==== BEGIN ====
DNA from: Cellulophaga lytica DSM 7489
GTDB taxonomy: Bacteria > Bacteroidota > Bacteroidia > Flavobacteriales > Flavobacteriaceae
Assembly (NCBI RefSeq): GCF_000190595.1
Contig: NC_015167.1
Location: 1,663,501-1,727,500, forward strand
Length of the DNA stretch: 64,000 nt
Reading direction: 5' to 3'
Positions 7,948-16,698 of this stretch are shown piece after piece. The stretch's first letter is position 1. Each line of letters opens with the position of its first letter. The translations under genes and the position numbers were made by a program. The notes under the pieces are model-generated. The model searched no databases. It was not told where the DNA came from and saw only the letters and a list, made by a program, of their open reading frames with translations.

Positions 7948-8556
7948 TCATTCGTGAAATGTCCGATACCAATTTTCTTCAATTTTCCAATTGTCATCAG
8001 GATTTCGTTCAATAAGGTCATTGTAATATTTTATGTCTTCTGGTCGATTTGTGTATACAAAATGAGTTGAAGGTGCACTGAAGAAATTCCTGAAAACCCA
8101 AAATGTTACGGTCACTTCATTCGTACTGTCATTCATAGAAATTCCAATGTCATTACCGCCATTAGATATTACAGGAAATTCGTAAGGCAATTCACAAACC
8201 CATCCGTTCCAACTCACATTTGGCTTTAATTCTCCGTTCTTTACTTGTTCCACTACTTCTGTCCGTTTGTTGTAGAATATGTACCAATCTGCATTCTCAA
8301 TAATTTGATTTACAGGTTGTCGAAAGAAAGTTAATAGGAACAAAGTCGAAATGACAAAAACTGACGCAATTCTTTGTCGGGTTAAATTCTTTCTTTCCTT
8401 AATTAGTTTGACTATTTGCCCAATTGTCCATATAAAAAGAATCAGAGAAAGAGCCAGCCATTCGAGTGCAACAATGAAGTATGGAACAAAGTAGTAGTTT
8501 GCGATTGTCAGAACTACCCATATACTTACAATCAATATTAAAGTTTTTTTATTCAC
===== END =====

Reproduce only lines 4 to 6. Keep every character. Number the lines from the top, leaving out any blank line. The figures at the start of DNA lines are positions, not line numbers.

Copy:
Contig: NC_015167.1
Location: 1,663,501-1,727,500, forward strand
Length of the DNA stretch: 64,000 nt